the commitment of both to validating the origins of
political power served to reinforce the trust reposed
in the legal guardian who added his responsibility for
its results. Thus both of the main discrepancies in the
various meanings of authority—the discrepancy be-
tween the personal grounds and public effects of moral
authority and the discrepancy between the initiatory
and confirmatory grounds of responsible authority (that
is, between the rights of authorship and the duties of
augmentation)—were resolved into sequential relations
when they were spread out along a legal axis to supply
the organs of government with a single principle of
origins and of guaranteed results that was more vener-
able and more unified than the combination of political
appointment, physical sanctions, and promised welfare
associated with official power.

This political integration of authority made manifest
the three common traits which had always underlain
the original variety of its overt principles. First, au-
thority was essentially fiduciary: where the correlative
of reason was conviction and the correlative of power
was obedience, the correlative of authority was trust.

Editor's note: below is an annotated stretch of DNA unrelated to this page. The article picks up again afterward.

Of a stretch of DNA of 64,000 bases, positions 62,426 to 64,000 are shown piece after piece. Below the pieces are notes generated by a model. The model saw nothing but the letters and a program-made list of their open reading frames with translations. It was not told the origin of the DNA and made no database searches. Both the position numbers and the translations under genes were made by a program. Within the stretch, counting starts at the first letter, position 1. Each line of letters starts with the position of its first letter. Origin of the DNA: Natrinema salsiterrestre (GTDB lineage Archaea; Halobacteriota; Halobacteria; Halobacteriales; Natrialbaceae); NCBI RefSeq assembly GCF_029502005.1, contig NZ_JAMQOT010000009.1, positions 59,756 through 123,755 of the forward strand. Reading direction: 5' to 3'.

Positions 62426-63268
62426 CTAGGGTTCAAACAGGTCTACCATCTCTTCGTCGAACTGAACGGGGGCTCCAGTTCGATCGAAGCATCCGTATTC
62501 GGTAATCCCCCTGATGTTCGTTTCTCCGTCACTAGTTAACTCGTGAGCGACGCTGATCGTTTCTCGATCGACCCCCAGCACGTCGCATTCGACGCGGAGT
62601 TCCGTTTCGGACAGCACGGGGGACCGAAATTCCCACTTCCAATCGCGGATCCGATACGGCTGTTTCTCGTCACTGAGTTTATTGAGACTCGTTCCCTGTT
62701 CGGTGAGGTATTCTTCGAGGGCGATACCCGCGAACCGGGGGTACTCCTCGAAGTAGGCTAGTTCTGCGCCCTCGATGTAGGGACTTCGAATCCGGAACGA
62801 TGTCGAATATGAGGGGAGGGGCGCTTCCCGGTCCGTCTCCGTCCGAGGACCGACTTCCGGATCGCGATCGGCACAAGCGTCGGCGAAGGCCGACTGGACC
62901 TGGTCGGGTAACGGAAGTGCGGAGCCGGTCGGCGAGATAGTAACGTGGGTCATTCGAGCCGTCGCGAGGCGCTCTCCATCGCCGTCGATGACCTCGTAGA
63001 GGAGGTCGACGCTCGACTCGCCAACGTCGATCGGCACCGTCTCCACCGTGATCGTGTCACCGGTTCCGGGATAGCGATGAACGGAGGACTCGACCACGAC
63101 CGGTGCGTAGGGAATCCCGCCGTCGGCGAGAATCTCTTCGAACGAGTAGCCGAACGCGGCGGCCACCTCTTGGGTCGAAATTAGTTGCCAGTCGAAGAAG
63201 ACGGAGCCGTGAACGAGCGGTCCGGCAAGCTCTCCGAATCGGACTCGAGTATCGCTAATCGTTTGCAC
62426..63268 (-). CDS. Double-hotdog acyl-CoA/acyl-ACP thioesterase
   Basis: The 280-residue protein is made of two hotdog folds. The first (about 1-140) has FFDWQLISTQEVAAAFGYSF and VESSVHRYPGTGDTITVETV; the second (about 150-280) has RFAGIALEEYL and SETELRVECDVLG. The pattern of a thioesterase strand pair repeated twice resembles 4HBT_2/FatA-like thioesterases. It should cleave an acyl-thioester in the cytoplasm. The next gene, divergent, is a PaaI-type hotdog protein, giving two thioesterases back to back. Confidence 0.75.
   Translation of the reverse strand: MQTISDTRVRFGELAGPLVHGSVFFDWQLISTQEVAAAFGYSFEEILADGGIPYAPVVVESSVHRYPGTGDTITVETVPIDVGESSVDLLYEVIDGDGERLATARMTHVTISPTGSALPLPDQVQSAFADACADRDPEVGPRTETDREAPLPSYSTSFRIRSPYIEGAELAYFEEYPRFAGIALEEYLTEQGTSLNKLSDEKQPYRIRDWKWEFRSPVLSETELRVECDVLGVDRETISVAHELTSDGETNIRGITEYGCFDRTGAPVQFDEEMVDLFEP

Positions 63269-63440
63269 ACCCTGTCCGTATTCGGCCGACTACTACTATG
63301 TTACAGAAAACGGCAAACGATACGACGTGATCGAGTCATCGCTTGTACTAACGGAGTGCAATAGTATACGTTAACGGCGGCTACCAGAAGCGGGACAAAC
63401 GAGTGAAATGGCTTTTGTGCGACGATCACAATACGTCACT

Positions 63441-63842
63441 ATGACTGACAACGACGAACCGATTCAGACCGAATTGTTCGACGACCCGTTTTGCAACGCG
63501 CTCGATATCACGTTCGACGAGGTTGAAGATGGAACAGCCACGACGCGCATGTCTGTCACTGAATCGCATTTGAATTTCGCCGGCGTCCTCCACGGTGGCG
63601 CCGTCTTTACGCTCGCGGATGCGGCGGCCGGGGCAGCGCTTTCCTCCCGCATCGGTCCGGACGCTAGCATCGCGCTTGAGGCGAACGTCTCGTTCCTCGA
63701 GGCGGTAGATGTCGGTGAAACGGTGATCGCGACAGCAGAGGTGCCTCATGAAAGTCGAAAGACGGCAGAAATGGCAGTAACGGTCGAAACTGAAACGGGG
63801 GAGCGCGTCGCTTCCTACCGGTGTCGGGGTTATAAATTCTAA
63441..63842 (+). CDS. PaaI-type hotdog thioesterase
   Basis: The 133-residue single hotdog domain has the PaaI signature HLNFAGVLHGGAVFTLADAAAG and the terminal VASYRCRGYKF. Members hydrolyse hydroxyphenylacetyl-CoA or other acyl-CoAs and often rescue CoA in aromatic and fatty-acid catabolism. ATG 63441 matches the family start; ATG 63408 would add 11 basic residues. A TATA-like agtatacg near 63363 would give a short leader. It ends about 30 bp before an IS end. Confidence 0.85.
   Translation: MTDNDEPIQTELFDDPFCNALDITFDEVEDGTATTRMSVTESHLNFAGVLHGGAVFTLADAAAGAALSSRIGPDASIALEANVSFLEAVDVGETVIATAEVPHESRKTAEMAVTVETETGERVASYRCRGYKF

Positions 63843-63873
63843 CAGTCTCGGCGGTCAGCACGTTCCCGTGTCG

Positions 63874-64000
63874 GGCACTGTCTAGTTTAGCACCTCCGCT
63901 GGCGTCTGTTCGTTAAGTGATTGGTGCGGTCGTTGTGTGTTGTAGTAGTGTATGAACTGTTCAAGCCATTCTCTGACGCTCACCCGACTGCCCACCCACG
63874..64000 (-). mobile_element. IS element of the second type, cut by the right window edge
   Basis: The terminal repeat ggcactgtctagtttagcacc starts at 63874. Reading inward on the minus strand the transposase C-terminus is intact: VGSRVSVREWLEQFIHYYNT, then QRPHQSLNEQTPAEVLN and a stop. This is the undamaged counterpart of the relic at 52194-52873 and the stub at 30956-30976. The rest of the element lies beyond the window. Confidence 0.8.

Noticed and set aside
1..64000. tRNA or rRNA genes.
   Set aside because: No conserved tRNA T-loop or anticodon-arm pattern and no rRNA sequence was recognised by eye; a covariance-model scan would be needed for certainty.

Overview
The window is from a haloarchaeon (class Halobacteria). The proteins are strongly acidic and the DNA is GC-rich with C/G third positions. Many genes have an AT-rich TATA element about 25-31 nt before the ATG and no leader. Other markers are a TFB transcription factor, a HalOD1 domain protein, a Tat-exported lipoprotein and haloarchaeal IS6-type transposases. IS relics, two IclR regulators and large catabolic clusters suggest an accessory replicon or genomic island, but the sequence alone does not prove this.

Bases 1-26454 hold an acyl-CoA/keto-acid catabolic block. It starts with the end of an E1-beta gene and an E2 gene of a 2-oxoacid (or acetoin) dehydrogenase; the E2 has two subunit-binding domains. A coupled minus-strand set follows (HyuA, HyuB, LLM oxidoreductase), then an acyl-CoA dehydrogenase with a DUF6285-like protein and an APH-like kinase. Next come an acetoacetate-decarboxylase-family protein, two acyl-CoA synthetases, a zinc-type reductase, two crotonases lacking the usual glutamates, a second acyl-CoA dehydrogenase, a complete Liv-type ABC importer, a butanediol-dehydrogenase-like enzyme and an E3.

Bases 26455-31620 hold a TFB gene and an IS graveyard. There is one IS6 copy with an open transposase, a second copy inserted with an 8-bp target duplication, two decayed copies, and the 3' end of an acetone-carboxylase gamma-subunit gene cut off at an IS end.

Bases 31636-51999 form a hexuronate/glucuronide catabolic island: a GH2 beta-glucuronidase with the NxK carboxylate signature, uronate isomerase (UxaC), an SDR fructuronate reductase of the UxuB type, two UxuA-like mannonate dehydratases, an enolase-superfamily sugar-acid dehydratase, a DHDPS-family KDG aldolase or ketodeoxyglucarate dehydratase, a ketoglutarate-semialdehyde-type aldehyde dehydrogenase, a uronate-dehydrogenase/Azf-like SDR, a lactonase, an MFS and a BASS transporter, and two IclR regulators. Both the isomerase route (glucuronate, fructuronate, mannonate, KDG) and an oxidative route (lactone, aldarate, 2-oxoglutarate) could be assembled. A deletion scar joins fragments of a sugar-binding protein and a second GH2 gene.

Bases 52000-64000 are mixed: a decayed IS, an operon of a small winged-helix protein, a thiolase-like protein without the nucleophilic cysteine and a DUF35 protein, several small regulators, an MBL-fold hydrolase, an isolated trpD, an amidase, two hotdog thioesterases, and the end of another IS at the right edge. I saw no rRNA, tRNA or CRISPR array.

Secondly, authority was essentially transitional: its
function was to bring principles from a higher realm
of being to bear upon the activities in a lower realm
of being: ideas of authority modulated the principles
so as to make them relevant without divesting them
of their superiority. Thirdly, authority was essentially
hierarchical: where power and liberty could both be
located anywhere and exercised in any direction, men
who used the idea of authority distinctively assumed
that the superiority of the realm of its origin over the
realm of its exercise required a parallel hierarchy
within the realm of its exercise; only higher principles
which were selective in their application were author-
itative principles; those who appropriated them were
the superiors, and those who recognized them were
the subordinates.

Thus two generic ideas of authority emerged from
the Roman experience: an actual idea which was a
quality of sovereign power and a potential idea, inde-
pendent of the idea of power, which persisted under
the cover of the legal actuality. With the actualization
of the coherent idea of autonomous authority under
new auspices at the start of the next era, the overt
relations of the two ideas came to constitute the intel-
lectual history of authority.